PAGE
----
An MP in the U.K. has called for the introduction of tea trolleys — manned by a bevy of beautiful young ladies, natch — at airports as a salve for weary travelers.

The managing director for Waitrose, who also supports the idea, said, “I do a lot of foreign travel and I have been progressively disappointed with how poor it feels when you return home. The whole experience is pretty bleak. I thought wouldn’t it be nice if, when you arrived in the UK, you were greeted with a nice cup of tea.”

But for the concomitant sexism, I’d say it’s not a half-bad notion.

Ratan Tata’s done it: the Rs 1 lakh (about $2,500) car (the Nano! We’re not at all trying to capitalize on the cache of Apple!) is born. Read all about it at the Indian Express, and then ponder what this all means for the environmental movement, for Delhi and Mumbai’s already-intolerable traffic, and for the spirit of the subcontinent’s rising middle class.

Oh, and because it never gets old, Indian traffic!:

Excellent op-ed in the Times today, “Putting a Plague in Perspective,” by Daniel Halperin (a senior research scientist at the Harvard School of Public Health and the 2005-06 HIV prevention adviser in southern Africa for USAID) — Halperin marshals an argument that by focusing on funding AIDS projects in Africa, rather than wider public health concerns to address problems such as inadequate access to safe water. He writes:

“Many millions of African children and adults die of malnutrition, pneumonia, motor vehicle accidents and other largely preventable, if not headline-grabbing, conditions. One-fifth of all global deaths from diarrhea occur in just three African countries — Congo, Ethiopia and Nigeria — that have relatively low H.I.V. prevalence. Yet this condition, which is not particularly difficult to cure or prevent, gets scant attention from the donors that invest nearly $1 billion annually on AIDS programs in those countries.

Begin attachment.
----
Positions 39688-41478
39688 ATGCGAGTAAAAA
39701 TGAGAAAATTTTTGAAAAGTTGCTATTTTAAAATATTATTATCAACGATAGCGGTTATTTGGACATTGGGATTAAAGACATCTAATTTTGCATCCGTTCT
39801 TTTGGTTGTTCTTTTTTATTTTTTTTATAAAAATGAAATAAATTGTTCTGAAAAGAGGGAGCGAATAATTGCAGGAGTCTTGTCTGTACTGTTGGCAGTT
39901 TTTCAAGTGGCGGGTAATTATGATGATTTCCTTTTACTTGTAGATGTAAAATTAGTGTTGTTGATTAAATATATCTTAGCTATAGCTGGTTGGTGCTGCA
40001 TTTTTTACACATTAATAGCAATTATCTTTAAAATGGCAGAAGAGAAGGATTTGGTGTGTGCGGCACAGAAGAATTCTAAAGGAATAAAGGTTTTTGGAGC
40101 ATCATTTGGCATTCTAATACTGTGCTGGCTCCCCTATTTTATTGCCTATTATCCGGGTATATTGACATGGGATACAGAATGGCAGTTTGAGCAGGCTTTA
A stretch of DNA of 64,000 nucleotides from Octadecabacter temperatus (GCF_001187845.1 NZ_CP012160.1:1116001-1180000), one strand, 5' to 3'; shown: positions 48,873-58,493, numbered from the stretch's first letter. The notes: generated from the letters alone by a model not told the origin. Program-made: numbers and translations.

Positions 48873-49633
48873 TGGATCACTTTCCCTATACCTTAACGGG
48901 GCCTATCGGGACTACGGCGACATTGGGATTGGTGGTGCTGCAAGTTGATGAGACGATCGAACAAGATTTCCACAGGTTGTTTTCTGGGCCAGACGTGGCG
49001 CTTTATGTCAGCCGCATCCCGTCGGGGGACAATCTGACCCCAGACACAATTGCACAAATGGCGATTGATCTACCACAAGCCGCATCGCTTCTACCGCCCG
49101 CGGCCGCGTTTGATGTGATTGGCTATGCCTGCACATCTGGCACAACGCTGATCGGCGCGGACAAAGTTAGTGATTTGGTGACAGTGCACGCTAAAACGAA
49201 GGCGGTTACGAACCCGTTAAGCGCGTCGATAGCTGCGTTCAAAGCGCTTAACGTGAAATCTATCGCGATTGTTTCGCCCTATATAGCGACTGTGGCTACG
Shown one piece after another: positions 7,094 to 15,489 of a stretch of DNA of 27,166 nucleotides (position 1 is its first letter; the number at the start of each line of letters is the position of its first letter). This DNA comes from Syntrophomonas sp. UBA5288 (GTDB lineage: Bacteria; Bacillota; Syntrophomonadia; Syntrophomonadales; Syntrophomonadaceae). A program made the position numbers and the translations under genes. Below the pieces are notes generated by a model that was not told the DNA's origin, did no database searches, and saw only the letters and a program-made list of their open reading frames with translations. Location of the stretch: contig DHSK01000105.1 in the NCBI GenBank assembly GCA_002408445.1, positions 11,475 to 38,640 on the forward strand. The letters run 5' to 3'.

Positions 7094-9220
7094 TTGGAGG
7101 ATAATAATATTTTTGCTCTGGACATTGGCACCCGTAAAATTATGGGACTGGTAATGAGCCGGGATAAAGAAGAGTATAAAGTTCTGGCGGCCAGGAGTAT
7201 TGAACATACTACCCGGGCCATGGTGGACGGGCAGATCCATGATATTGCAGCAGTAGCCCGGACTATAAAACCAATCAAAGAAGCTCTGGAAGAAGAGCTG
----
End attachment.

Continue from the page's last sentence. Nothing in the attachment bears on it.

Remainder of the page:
I was struck by this discrepancy between Western donors’ priorities and the real needs of Africans last month, during my most recent trip to Africa. In Senegal, H.I.V. rates remain under 1 percent in adults, partly due to that country’s early adoption of enlightened policies toward prostitution and other risky practices, in addition to universal male circumcision, which limits the heterosexual spread of H.I.V. Rates of tuberculosis, now another favored disease of international donors, are also relatively low in Senegal, and I learned that even malaria, the donors’ third major concern, is not quite as rampant as was assumed, with new testing finding that many fevers aren’t actually caused by the disease.”